Here's where the rubber meets the road. If you have a Christian friend who decides to see something or partake of social media that you have concerns about, then the question arises, what should you do? First of all, continue to be honest about your choices. They may be struggling, and you can be an example to them. Secondly, winsomely and clearly explain to them your concerns with the movie and Christians watching it. Do this once or twice, but no more. Thirdly, if you see that they don't know the heart of God on these issues, or their media choices are not mature, then be earnest in prayer for them--that God would grow them in wisdom and discernment. And lastly, if they are a mature believer, and they are making this decision in the fear of God, and you still disagree, then after you have honestly shared your concerns with them, take your hands off. You are not the Holy Spirit. Be a faithful friend, and then entrust their heart to God and trust him to sanctify them more and more in the image of his Son.

It's hard to navigate these days individually, not to mention corporately as the body of Christ. While we know the behavior itself in these movies is wrong, it leaves us wondering how to navigate conversations with people who fall on opposite sides of whether or not to watch them. I hope these thoughts have offered encouragement to be full of grace, truth, and honesty in our words and actions.

These are not easy days to live in. But I am so glad that someday these choices won't be part of our lives, and all who know Jesus can rest in the perfect, finished story of how God's love and redemption prevailed against sin to bring his people Home.


  1. I have actually been thinking about this--not within the context of entertainment, but just in general within the context of discussing a topic with opposite opinions with a friend. I know a good deal of things I believe my friends don't share, and I'm scared of going into those areas when we talk because I hate divisiveness and am worried they'll judge me. (It saddens me that it's come to the point where I'm worried that different beliefs can affect friendships between Christians--it shouldn't be that way, ever).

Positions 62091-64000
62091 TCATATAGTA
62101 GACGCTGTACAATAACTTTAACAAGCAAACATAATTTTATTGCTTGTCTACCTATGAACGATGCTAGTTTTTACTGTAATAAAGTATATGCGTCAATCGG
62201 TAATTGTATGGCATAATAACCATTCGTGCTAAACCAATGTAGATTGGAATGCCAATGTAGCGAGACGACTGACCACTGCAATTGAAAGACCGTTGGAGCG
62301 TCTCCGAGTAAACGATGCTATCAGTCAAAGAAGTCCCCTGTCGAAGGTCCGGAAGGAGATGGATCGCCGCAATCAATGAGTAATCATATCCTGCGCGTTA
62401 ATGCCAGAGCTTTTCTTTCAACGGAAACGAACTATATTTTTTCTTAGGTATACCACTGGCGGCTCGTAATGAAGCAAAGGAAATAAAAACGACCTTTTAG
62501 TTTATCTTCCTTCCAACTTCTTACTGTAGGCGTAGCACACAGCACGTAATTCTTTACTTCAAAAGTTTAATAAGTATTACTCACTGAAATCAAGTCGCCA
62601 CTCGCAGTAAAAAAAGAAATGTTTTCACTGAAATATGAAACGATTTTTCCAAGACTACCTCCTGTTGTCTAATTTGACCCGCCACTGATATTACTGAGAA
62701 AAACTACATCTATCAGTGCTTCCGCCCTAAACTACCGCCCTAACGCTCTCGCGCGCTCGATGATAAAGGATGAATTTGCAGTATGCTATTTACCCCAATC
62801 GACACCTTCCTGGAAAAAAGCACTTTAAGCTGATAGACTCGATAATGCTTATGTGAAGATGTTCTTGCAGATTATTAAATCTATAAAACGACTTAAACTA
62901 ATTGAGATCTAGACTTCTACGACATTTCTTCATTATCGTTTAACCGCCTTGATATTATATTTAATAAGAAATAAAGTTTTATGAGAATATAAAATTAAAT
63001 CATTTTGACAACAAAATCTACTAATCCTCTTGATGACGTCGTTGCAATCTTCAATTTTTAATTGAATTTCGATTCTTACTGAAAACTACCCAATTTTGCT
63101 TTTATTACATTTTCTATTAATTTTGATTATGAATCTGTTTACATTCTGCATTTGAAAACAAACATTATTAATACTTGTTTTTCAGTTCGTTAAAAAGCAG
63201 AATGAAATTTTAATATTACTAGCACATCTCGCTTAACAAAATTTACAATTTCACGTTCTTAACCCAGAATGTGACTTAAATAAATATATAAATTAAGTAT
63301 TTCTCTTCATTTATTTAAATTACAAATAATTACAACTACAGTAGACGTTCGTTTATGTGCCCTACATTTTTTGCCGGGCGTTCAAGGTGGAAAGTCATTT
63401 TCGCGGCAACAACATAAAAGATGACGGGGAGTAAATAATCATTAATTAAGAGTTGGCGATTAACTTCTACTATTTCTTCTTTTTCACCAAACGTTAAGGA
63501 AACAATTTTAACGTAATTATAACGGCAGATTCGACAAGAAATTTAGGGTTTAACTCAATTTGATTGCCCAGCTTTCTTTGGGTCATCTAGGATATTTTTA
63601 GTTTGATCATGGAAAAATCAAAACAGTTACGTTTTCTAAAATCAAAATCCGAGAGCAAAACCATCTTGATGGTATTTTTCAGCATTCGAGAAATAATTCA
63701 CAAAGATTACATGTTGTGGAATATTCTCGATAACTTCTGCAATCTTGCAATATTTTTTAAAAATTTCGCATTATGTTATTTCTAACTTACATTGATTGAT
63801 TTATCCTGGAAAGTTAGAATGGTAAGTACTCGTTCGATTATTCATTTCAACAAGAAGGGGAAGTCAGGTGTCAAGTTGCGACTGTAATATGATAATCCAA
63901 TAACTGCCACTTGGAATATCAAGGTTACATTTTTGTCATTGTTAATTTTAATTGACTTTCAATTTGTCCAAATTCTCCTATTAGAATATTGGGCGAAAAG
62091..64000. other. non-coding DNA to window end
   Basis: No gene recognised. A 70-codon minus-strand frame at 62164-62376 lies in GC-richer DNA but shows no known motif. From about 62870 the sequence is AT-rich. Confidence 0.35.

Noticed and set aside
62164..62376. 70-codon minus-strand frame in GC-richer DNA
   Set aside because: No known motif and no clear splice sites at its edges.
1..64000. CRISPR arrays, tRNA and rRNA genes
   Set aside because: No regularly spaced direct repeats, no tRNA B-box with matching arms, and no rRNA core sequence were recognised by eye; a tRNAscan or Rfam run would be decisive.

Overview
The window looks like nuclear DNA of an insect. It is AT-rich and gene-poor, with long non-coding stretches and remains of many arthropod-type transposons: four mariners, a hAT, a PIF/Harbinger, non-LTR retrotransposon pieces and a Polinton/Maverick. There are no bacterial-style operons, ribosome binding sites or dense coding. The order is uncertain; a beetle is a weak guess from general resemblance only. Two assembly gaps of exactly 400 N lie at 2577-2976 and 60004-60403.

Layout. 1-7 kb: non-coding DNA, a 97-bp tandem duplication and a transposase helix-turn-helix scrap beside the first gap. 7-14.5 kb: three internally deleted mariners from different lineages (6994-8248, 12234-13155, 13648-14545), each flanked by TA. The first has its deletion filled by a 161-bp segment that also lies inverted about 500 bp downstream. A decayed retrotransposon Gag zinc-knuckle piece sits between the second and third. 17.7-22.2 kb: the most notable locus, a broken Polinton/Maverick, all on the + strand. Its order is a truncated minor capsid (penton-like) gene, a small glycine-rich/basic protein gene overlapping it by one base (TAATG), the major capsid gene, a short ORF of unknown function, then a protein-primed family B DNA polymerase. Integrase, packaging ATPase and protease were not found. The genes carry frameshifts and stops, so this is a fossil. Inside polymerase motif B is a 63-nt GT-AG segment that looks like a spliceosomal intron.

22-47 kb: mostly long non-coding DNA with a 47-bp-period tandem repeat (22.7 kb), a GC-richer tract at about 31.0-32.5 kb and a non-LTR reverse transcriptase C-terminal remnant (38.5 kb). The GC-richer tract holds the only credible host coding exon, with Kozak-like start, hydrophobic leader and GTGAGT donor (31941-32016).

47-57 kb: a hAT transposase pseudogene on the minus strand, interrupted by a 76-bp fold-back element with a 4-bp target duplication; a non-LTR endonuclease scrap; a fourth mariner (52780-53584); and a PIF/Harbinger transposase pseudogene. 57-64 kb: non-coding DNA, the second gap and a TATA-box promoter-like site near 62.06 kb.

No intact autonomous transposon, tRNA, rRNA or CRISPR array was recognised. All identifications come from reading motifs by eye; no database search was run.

Anyway. Fantastic article, and I appreciate it.

    1. I know. I think that a lot too--afraid to be entirely honest for fear I'll be treading on toes. It leads to a lot of stuttering and abridged conversations. I'm trying to learn more confidence, but it's slow going. :) I think it's a topic the church could benefit from discussing more openly, for sure.

  2. This is such a well-written article, and a needed message right now! That culture of honesty is, I think, something we as a church need to be more intentional about creating.

    1. For sure. There's so much to grow in in that regards--something I'm trying to get a handle on in my own life. It would open up so many doors for healing and accountability in the Body of Christ if we shared openly with one another.

  3. Wow, this was wonderfully written, and much needed! Thank you for speaking such words of truth and wisdom. God bless!

  4. Excellent points. Especially like the second and fifth one. Thanks for this!